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White Scorpion

CPU-eating Sprites

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Hi guys. I'm building a small game and I am now to test the Sprite class and all its features but I have a small problem. I first tried simply displaying a still image (not moving) and the problem is that the program eats so much CPU it makes the computer almost freeze. How is it possible ? I don't think I've done anything different that usually... :? I'll spare you most of the code, you don't need to see all of it. In "graphics.hpp"
/*====================================================================

                            STRUCT POINT
                            
    This structure holds a coordinate point and represents the
    top-left corner of each Sprite object.

                            CLASS VECTOR_2D

    The Vector_2D class is a class that the programmer does not need
    to deal with. It represents a mathematical/physical of which the
    length represents the speed(includes direction) of a Sprite object.
    
====================================================================*/


struct Point {
    int x, y;
    
    Point() : x(0), y(0) { }
    Point& operator+=(const Vector_2D&);
    Point& operator-=(const Vector_2D&);
    Point& operator=(const Point&);
    
};


class Vector_2D {
    public:
        Vector_2D();
        Vector_2D(int, int);
        Vector_2D(const Vector_2D&);
        
        int GetLength();
        int GetX();
        int GetY();
        void SetX(int);
        void SetY(int);
        void SetVec(int, int);
        
        operator int();
        Vector_2D& operator=(const Vector_2D&);
        Vector_2D& operator+=(const Vector_2D&);
        Vector_2D& operator-=(const Vector_2D&);
        bool operator==(const Vector_2D&);
        bool operator!=(const Vector_2D&);

        friend Point& Point::operator+=(const Vector_2D&);
        friend Point& Point::operator-=(const Vector_2D&);
        friend Vector_2D operator*(int, Vector_2D&);
    private:
        int i, j;
};


/*====================================================================

                            CLASS SPRITE

    The Sprite class regroups a set of various operations to allow
    the programmer to deal easily with bitmap, png or jpeg image
    loading and move the image. All these operations are done
    internally, through the interface.
    
====================================================================*/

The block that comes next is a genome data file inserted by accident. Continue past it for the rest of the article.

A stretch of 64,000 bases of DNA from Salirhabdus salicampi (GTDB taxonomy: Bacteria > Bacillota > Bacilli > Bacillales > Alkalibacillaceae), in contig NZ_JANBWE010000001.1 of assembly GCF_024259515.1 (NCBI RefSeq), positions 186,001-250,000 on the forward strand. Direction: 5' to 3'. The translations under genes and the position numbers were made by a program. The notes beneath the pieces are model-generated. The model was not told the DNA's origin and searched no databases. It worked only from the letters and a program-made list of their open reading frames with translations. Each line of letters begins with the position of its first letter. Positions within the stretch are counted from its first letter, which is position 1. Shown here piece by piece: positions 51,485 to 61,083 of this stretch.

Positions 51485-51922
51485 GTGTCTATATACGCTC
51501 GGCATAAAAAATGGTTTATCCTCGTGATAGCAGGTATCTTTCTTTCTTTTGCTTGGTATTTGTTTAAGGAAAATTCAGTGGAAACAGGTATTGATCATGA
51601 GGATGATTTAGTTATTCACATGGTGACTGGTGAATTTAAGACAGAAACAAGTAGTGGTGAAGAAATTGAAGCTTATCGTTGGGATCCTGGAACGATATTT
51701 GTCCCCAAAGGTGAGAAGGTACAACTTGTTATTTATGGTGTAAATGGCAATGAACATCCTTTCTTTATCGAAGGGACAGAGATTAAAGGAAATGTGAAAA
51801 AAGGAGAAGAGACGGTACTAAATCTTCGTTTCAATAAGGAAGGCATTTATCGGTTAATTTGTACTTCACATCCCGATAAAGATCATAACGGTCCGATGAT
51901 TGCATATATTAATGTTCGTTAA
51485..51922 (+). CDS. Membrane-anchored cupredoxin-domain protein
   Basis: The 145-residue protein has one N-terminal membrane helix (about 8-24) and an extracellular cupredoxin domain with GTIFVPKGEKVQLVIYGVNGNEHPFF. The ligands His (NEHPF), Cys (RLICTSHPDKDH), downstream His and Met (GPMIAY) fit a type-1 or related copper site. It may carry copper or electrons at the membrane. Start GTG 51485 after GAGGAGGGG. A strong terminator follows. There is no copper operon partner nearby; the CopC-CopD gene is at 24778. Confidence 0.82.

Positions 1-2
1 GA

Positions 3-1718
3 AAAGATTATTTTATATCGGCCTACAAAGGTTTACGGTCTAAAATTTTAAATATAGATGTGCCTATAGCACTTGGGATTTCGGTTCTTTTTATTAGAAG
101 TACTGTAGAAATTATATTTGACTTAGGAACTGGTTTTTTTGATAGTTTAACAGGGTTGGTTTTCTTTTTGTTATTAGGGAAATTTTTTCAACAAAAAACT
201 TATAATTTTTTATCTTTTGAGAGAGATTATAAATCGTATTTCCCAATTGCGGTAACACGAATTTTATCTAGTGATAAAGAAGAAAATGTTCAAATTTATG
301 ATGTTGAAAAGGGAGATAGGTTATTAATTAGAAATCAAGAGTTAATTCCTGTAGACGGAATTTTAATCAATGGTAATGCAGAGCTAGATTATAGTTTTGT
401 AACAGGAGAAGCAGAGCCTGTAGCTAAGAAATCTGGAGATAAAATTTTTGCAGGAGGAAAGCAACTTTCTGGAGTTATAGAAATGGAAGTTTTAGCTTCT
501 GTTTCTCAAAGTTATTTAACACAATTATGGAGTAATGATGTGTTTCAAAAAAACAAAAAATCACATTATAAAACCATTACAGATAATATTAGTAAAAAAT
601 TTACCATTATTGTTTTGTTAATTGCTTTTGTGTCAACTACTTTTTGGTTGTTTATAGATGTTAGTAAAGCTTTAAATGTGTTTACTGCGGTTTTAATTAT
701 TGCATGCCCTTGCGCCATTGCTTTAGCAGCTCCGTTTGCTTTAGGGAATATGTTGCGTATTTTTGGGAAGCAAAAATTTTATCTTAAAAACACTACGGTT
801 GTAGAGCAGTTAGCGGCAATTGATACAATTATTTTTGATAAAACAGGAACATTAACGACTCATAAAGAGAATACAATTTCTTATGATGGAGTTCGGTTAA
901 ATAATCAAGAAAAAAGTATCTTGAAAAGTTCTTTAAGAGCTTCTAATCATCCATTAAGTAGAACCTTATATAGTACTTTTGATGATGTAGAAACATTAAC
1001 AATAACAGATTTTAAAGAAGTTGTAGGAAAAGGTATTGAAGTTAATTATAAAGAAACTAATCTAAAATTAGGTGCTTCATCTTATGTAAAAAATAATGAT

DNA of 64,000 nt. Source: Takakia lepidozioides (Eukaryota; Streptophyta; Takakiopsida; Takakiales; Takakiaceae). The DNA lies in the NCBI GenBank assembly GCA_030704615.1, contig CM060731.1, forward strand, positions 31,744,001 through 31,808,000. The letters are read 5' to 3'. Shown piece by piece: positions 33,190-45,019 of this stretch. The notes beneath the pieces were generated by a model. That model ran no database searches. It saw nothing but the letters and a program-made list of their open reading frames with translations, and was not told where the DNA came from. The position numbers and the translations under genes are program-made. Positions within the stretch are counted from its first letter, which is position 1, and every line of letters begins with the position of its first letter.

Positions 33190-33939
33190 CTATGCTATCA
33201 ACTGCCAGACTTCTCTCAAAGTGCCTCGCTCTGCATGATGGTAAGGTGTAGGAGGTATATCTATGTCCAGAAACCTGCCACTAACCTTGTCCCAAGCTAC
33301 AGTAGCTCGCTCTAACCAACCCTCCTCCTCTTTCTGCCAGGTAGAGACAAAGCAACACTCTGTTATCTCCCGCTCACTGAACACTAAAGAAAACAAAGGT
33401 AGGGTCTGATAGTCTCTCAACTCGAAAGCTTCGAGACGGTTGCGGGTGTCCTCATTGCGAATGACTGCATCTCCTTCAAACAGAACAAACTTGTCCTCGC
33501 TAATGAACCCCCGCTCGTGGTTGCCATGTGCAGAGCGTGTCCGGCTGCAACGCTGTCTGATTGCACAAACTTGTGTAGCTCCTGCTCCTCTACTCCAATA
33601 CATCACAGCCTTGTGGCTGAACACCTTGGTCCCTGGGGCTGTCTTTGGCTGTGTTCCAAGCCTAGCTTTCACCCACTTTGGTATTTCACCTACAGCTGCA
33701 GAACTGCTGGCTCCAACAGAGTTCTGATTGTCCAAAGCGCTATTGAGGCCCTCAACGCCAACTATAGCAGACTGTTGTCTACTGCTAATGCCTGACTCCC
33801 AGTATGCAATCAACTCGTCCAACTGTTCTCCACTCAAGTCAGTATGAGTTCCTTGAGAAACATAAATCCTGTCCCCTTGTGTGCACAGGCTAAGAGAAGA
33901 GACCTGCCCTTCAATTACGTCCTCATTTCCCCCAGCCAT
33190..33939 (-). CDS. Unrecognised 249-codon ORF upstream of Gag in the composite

class Sprite {
    public:
        Sprite();
        Sprite(HDC, const char*, int, int);
        Sprite(const Sprite&);
        ~Sprite();
        
        void Create(HDC, const char*, int, int);
        void KillSelf();
        
        void Render(HDC, KEY_STATE);
        void SetAcceleration(int, int);
        void SetXSpeed(int);
        void SetYSpeed(int);
        void SetSpeed(int, int);
    private:
        HDC device_context;
        Vector_2D speed;
        Vector_2D init_speed;
        Vector_2D accel;
        HBITMAP default_bmp;
        HBITMAP loaded_bmp;
        int width;
        int height;
        int elapsed_time;
        Point position;
        Point init_position;
        bool accelerated;
};

In "graphics.cpp"
int Vector_2D::GetLength() { return sqrt(pow(i, 2) + pow(j, 2)); }

Vector_2D::operator int() {
    // A conversion to an int returns
    // the length of the vector
    return GetLength();
}


/*====================================================================

                            CLASS SPRITE

    - Provide the create() method as an alternative to the constructor;
    - Automatically loads and set up the image;
    - Set the speed of the sprite through SetXSpeed, SetYSpeed and SetSpeed.

====================================================================*/


Sprite::Sprite(HDC hdc, const char* file, int x, int y) {
    Create(hdc, file, x, y);
}

void Sprite::Create(HDC hdc, const char* file, int x, int y) {
    // Load the bitmap into the compatible device context
    device_context = CreateCompatibleDC(hdc);
    loaded_bmp = (HBITMAP)LoadImage(0, file, IMAGE_BITMAP, x, y, LR_LOADFROMFILE);
    default_bmp = (HBITMAP)SelectObject(device_context, loaded_bmp);
    
    // Retrieve the height and width
    BITMAP bmp;
    GetObject(loaded_bmp, sizeof(bmp), &bmp);
    width = bmp.bmWidth;